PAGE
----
The portfolio of a content and design strategist
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Time Inc

The future of magazines is bigger than just making them digital


Transforming a static magazine feature into a dynamic, personal shopping experience.


Time Inc and InStyle Magazine were at a crossroads.

They were experiencing what every print publication has with the rise of the information era – decline in readership, difficulty capturing audience attention, and a disconnect between the physical and digital magazine experiences. We partnered with Time to uncover insights and create a prototype for InStyle Magazine to test on real customers. Our mission was to embrace the essence of the next generation for fashion editorial, and create a prototype they could get in the hands of customers within weeks.


/client: Time Inc.
/date: 2015
/role: Content and Design Strategist, Creative Director
/disciplines: content strategy, creative direction, customer development, product strategy, MVP development

These features from InStyle were some of their most popular spreads. We used them to inform the digital prototype.

These features from InStyle were some of their most popular spreads. We used them to inform the digital prototype.


We identified the pressure points for the product

Through customer development with fashion lovers, InStyle readers and InStyle fashion editors we uncovered some interesting findings:

  • Customers said they routinely have difficulty pulling a full outfit together, even if they can find individual pieces with ease. 

  • Accessories is an area people felt the most receptive to suggestions.

  • InStyle fashion editors said the “Shop like an editor” features had been one of their most successful features. However, while customers loved the spread, it was rarely actionable because it wasn’t relevant to their personal shopping needs or style. 

  • Fashion editors reported being constantly asked to recommend accessories to their friends, which we considered to be a “super power” we could extend at scale with simple technology.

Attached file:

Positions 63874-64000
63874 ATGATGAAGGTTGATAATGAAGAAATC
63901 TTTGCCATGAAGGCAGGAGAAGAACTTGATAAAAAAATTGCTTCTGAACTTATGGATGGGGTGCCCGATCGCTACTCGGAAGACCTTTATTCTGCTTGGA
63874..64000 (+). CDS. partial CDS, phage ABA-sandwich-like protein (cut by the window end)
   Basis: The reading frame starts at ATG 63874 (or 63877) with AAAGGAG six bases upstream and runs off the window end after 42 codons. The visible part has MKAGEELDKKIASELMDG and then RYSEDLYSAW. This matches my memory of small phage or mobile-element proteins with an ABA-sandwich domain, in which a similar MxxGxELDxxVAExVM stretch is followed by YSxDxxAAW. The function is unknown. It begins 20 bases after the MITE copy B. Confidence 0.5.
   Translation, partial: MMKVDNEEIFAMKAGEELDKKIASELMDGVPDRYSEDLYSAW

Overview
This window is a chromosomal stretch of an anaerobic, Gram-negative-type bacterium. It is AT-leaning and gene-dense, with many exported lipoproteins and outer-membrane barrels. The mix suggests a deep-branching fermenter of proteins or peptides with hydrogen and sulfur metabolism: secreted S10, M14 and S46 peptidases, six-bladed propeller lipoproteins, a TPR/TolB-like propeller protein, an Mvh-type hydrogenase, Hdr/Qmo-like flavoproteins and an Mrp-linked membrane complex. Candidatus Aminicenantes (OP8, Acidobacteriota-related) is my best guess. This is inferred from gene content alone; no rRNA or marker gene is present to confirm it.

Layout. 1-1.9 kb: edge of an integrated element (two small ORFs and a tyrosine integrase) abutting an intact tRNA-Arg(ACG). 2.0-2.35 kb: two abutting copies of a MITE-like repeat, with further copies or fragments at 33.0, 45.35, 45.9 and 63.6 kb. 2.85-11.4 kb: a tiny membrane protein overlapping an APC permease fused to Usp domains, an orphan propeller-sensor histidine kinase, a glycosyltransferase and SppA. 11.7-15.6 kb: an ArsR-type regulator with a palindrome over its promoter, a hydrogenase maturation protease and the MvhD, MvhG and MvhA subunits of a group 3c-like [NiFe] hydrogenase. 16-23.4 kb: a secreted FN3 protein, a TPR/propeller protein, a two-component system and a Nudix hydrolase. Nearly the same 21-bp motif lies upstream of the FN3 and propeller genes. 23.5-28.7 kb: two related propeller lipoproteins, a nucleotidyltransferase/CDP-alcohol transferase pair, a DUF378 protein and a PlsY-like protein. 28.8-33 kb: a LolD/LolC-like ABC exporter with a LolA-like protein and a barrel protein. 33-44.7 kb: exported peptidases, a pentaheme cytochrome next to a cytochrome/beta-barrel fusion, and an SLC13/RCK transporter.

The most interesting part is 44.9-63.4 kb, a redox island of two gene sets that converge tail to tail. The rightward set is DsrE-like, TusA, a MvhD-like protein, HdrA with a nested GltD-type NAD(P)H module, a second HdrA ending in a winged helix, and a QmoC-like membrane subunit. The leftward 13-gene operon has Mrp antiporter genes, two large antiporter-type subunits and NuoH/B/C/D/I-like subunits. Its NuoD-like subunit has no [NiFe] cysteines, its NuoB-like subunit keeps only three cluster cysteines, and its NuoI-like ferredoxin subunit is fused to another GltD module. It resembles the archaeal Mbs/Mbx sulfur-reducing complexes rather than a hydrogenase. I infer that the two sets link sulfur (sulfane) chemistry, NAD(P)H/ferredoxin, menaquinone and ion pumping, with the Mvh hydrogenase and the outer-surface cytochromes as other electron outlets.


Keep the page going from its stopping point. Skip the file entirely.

Comps for the prototype that elevated the voice of the editor as the spine of the story.


We focused on unleashing the superpower of the editors


Based on our findings from customer development, we partnered with InStyle’s fashion editors to design and build a prototype that leveraged their abilities to accessorize outfits in a highly personal way. While magazines had been providing this service as a one-to-many format for years, we wanted to create a product that allowed the user to have a one-to-one relationship with a fashion editor. 

The editor’s comments opened my eyes to styles I wouldn’t have considered for myself, and also helped me learn about brands I wasn’t aware of.
— Kat, beta tester

Customers loved the editor comments, even if they didn't love the item

The biggest risk of this product was if the one-to-one relationship was enough to generate customer love. Interviews with beta users quickly revealed two moments of distinct customer love—first, when they received their completed "Complement" from the editor. Most said it felt like getting a gift or a surprise. The second, and most powerful moment, was reading the rationale behind the items the editor had recommended. Almost all users said that even if they didn't like the item the editor recommended, they still enjoyed reading the comments as they felt it provided them so personal education about style.

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SUMMARY: Never underestimate the power of context.

We had a hunch that customers who were interested in style recommendations would also be interested in the rationale behind why the fashion editor was recommending a particular accessory. After our first round of testing, follow-up interviews with users revealed that not only were the editor's comments their favorite part of the app, but that even when they didn't like the recommendation, they still found the comments to be valuable.